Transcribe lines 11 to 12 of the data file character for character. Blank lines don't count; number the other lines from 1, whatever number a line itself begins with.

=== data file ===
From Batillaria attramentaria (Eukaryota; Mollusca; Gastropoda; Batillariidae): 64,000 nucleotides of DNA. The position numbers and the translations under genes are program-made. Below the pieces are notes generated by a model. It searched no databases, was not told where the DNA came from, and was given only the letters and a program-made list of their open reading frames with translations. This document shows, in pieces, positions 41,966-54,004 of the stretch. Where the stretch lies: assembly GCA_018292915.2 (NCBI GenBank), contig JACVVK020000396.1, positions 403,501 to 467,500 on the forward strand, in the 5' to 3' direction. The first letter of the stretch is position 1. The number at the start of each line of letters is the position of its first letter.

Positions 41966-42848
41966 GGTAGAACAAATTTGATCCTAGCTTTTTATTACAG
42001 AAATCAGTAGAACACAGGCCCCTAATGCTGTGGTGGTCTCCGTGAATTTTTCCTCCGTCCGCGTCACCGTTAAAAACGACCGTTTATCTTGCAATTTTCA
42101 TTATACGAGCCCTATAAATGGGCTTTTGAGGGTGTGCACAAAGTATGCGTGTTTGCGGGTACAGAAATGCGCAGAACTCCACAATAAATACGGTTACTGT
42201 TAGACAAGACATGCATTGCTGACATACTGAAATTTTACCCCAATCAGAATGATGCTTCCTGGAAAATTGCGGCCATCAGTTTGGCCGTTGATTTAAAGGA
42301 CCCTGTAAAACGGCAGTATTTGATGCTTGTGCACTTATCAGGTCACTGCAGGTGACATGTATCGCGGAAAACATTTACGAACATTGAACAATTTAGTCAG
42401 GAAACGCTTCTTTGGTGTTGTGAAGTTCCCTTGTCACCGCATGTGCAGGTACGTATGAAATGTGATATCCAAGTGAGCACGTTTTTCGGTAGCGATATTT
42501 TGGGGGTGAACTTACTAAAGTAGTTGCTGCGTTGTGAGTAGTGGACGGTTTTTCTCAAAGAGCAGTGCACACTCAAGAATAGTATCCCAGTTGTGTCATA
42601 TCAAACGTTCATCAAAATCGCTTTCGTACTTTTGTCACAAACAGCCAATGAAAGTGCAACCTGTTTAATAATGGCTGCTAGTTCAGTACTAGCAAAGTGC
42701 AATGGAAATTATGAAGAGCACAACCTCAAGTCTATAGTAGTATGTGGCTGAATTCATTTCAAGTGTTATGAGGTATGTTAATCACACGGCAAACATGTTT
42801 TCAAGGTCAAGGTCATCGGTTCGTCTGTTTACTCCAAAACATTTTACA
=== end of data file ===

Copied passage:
42701 AATGGAAATTATGAAGAGCACAACCTCAAGTCTATAGTAGTATGTGGCTGAATTCATTTCAAGTGTTATGAGGTATGTTAATCACACGGCAAACATGTTT
42801 TCAAGGTCAAGGTCATCGGTTCGTCTGTTTACTCCAAAACATTTTACA